According to the National Tropical Botanical Garden website, the seeds of the breadnut are low in fat (6-29%) and high in protein (13-20%) compared to seeds such as the almond and are a good source of minerals. All I know is that they are delicious if properly prepared, with a flavour and texture very much like that of chestnuts. Breadnut, although originally from New Guinea and Indonesia, is not common in Oceania like the breadfruit but has spread across the Caribbean, so you might find it there. If so you have stumbled across a versatile seed that can be treated exactly as chestnuts would be. In the photo above you can see the seeds embedded in the breadnut's ripe flesh, below are the seeds themselves.Drop the seeds into hot salted water and give them a boil for about 10 minutes, then peel the thin shell off (once they have cooled a bit) to reveal delicious chestnut like goodness. This can be mashed with butter, put into a stuffing, glazed with sugar syrup to make "breadnut glacee" or blended with some rich stock to make a filling and delicate soup. They can also be roasted for an even more intense flavour. If you live in the tropics or run across a breadnut sometime, it is worth experimenting with! Fruits are also harvested green by pulling them off the tree and cooked seeds and all in soups and stews. Let me know if you have ever eaten breadnut seeds and what you made with them.
Sunday, March 31, 2013
Breadnut or Artocarpus Camansi, is the ancestor of breadfruit, the more widely known green football (soccer-ball) shaped starchy tropical fruit found across the warm regions of the world. Unlike the breadfruit, the breadnut is full of seeds. When ripe the fruit softens and falls to the ground. That's where I found this one, under a tree on my parents' farm. In the photo below you can see the very soft fruit, with its soft green spiny exterior. The seeds, to the right, comprise up to 50% of the weight of the fruit and can be easily removed from the ripe flesh.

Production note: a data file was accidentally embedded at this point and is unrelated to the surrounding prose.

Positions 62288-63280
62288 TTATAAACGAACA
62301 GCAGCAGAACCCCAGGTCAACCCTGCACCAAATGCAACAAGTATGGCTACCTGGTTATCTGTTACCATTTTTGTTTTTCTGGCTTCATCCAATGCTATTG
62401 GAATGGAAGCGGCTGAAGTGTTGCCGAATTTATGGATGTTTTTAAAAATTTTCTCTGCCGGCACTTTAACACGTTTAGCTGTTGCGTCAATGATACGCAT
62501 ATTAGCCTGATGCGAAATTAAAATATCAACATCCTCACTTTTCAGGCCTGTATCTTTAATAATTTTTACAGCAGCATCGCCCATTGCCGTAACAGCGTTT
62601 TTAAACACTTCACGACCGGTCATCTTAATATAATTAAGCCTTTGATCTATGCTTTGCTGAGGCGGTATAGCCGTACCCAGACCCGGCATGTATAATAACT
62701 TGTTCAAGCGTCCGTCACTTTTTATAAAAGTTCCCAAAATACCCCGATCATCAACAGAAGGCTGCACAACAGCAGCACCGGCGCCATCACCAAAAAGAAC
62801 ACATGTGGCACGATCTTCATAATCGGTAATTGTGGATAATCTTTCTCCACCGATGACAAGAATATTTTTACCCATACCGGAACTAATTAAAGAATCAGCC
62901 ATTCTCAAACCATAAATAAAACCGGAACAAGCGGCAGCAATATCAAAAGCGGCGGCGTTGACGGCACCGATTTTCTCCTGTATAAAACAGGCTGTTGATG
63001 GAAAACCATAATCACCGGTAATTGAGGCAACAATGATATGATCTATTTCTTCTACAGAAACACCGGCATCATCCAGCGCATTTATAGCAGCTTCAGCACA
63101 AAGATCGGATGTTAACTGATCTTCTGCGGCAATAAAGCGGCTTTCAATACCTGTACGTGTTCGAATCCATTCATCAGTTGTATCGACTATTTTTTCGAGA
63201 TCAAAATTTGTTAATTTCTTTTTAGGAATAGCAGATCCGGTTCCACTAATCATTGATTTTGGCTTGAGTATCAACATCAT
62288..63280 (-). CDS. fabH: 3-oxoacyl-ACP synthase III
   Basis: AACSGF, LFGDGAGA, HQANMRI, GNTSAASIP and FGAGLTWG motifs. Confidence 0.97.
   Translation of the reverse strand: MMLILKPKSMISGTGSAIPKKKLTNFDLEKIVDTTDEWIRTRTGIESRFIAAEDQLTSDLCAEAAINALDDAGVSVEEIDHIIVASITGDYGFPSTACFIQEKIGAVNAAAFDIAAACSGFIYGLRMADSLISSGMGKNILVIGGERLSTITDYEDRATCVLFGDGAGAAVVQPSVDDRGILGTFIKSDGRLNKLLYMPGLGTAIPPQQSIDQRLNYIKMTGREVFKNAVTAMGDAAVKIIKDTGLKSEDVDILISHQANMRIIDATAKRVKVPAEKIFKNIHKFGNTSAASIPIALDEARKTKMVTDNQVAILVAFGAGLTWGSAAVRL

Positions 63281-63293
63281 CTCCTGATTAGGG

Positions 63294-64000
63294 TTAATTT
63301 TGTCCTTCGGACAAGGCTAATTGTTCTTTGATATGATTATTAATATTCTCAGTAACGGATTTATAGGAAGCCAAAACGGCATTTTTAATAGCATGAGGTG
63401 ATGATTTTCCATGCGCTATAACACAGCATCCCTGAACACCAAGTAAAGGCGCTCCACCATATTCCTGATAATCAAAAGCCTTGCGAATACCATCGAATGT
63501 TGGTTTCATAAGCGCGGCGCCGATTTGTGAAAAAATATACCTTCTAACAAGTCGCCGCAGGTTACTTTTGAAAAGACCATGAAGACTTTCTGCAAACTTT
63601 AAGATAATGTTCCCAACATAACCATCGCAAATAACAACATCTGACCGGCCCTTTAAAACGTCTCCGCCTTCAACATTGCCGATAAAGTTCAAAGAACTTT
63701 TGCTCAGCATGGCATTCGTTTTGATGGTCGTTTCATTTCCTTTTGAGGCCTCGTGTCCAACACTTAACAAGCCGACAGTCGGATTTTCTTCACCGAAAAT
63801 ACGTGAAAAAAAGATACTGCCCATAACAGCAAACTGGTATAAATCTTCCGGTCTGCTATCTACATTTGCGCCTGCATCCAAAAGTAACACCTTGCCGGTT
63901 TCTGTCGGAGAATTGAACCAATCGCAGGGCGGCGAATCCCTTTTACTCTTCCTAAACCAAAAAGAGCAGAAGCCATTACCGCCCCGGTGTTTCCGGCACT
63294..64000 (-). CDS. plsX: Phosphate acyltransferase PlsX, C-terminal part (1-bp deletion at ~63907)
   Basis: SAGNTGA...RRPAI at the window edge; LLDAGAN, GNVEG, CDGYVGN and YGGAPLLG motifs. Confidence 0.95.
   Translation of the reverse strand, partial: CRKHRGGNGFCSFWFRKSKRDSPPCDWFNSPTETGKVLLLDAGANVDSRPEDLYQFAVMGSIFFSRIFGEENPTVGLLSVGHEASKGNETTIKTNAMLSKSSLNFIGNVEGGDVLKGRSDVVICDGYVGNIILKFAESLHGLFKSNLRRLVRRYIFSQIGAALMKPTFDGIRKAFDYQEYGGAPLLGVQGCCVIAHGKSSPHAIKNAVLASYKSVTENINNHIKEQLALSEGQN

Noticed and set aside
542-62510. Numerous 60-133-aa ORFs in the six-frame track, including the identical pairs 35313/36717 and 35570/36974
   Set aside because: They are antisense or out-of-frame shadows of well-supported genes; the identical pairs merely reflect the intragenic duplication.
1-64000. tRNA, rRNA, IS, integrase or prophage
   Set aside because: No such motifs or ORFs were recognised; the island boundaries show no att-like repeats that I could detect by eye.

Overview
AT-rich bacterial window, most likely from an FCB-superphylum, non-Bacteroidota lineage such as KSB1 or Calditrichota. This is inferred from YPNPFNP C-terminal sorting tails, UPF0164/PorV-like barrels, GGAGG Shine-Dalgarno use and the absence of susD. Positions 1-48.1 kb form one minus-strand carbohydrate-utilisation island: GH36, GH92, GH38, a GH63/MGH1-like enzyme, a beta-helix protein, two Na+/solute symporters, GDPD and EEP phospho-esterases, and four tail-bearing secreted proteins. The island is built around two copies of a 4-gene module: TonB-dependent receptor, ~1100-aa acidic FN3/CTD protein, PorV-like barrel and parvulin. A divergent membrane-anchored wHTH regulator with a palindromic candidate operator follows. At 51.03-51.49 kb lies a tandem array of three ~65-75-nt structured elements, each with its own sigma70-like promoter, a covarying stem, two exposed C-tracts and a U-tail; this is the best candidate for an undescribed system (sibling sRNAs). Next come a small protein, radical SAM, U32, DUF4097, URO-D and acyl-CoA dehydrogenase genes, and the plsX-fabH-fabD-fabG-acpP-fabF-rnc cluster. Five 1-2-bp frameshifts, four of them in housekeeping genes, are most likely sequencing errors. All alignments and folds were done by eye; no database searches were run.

Friday, March 15, 2013
Traditionally the Creole and Garifuna people of Belize cook their rice with coconut milk. This style of rice making has spread to all the cultural groups in Belize with the happy result that whether you are Maya, Hispanic, Creole, Garifuna, East Indian or even Mennonite, if you are eating rice, chances are high that coconut milk might be in it. Many a rice and beans joint around the country are judged on whether their rice and beans and their white rice are cooked with the right amount and quality of coconut milk.
In Belize the average cook can go to the grocery store and purchase canned or even (gasp) powdered coconut milk, imported from far off places like Taiwan and The Philippines, but the traditional and by far the BEST way to make coconut milk is from scratch.
Never fear, it is not as hard as it may seem! In just ten minutes you can go from coconut in a shell to coconut milk. In Belize we have a variety of graters that are commonly used for coconuts. However, if you have a powerful blender or a food processor, it can do the grating for you. And if all that is laying around the house is a box grater, that'll work too.